Can the Bolts Surge Past the Titans?

The Chargers left Oakland with every item on their to-do list checked: 1) win the game; 2) keep players healthy; and 3) secure the rushing title for LaDainian Tomlinson. Now, the Chargers must take what they accomplished on Sunday and use it to propel them past the Tennessee Titans.

What Worked vs. the Raiders

--Jyles Tucker saved his best for last. The rookie out of Wake Forest delivered three sacks, two forced fumbles and a touchdown in his most extensive playing time of the season. Marques Harris (hand) will be back for next week's game, but Ted Cottrell will have a difficult time calling on anyone but Tucker when Shawne Merriman or Shaun Phillips needs a blow.

--Nate Kaeding went 3-for-3 on field goals in his first game since injuring his lower left (non-kicking) leg. The Chargers need Kaeding at his best if he is to overcome his penchant for postseason pratfalls. In 2004, Kaeding missed a 40-yard field goal in overtime against the New York Jets. In 2006, he missed a 54-yard kick against the New England Patriots that would have sent the game into overtime.

--Antonio Gates had multiple receptions for the first time since the Tennessee Titans game, catching six balls for 62 yards. Gates does not have a touchdown since that Titans game, when he caught a 2-yard score with nine seconds left to play. Gates figures to play a key role in the rematch with the Titans; in two career playoff games, Gates has caught 12 balls for 150 yards and a touchdown.

--The Chargers backup defensive linemen are playing lights-out football, something that will be vital with the run-heavy Titans coming to town. Ryon Bingham, Jacques Cesaire and Brandon McKinney have combined for 97 tackles and four sacks this season, despite having just 10 starts between them. Defensive line coach Wayne Nunnely loves to rotate his players to keep them fresh late in games, and this deep lineup will allow him to deploy that strategy to the fullest against the Titans.

What Didn't Work vs. the Raiders

--The Chargers allowed Dominic Rhodes to carry 29 times for a season-high 122 yards and a touchdown. That is the most yards the Chargers have allowed since the Titans ran for 131 yards in Week 14. However, it took the Titans 37 carries to hit that number. The Chargers are counting on the return of Jamal Williams to strengthen their run defense.

--The Chargers lost the time of possession, 28:07 to 31:53. San Diego ranks No. 16 in time of possession (30:04), compared to a No. 4 ranking for the Titans (31:53). Just how important is time of possession? Six of the top seven teams in terms of time of possession made the playoffs, while no team ranking No. 20 or lower qualified for the postseason.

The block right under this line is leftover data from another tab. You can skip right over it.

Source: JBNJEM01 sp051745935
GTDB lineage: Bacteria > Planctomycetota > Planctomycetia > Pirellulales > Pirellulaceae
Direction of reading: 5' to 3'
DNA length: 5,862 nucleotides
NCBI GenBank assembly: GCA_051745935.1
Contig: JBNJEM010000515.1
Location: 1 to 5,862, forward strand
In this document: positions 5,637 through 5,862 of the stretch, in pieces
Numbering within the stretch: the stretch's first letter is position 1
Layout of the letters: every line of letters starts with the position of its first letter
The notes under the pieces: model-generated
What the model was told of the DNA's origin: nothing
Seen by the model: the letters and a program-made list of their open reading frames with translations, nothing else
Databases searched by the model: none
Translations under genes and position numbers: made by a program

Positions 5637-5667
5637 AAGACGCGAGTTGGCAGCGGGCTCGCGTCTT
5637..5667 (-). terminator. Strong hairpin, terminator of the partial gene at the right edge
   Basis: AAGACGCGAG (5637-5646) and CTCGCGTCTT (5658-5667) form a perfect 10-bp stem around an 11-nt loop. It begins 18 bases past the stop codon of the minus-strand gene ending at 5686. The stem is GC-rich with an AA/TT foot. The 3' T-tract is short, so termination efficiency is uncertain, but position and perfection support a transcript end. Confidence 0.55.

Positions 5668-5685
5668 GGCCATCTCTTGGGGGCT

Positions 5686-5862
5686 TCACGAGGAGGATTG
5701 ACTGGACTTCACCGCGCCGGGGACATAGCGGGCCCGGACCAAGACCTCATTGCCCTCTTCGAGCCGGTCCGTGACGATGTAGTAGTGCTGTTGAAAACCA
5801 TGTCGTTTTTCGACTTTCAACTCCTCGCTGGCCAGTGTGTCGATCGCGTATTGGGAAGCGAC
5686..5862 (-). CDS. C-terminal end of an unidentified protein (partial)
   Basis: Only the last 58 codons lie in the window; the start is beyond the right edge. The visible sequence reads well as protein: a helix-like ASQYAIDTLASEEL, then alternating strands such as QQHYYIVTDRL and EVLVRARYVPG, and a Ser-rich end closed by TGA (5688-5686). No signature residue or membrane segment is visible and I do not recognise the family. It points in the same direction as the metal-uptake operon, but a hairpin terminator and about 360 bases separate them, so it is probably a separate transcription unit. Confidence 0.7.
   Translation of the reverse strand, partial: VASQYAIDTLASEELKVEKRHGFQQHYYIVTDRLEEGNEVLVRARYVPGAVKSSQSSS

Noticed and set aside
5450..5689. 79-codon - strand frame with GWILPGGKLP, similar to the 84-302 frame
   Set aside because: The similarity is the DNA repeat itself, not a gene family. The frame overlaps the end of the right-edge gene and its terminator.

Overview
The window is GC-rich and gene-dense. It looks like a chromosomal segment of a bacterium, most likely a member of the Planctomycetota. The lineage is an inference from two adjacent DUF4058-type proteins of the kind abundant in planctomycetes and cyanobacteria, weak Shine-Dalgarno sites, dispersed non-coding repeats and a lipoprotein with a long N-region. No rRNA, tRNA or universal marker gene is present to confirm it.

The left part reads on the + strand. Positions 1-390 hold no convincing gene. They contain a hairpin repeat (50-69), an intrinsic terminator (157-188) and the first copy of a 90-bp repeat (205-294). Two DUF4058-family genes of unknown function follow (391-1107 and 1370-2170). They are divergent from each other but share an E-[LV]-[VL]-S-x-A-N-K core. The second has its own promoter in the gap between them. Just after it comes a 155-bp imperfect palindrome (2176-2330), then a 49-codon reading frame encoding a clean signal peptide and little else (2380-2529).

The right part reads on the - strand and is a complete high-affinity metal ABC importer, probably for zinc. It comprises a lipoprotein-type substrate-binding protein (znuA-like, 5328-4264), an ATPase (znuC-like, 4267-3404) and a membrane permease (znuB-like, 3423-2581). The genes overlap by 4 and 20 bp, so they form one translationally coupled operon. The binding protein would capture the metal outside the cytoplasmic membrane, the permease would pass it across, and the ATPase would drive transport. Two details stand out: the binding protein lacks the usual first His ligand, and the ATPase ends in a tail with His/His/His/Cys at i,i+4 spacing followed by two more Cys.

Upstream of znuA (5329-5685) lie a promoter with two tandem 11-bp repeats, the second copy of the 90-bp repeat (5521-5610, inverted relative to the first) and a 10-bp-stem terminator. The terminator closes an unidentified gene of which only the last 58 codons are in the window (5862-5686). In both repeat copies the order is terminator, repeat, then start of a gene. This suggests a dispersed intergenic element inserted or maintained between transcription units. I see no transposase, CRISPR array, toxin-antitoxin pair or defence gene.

--The Chargers were penalized six times for 75 yards against Oakland, giving away even more yardage than their oft-penalized foes (60 yards on eight flags). The Chargers will have to clean that up before the playoffs get underway. It was stupid penalties last season against the New England Patriots (six for 64 yards) that led to the Chargers being bounced from the playoffs.

What's Next for the Chargers

--While most Chargers fans preferred a matchup with the less-physical Cleveland Browns, the Chargers got the team they wanted. San Diego is still fuming over questionable hits on Merriman and Philip Rivers during the last meeting and will look to extract revenge but bouncing the Titans from the first trip to the playoffs since 2003.

--San Diego will appear in the playoffs in consecutive seasons for the first time since 1994-95. The Chargers aim to win their first postseason game since that '94 season, when they marched all the way to the Super Bowl. The Chargers are currently mired in a four-game postseason losing streak.

Michael Lombardo is a member of the Pro Football Writers of America and a long-time contributor to the Scout.com network. He has followed the Chargers for more than 14 years and covered the team since 2003.


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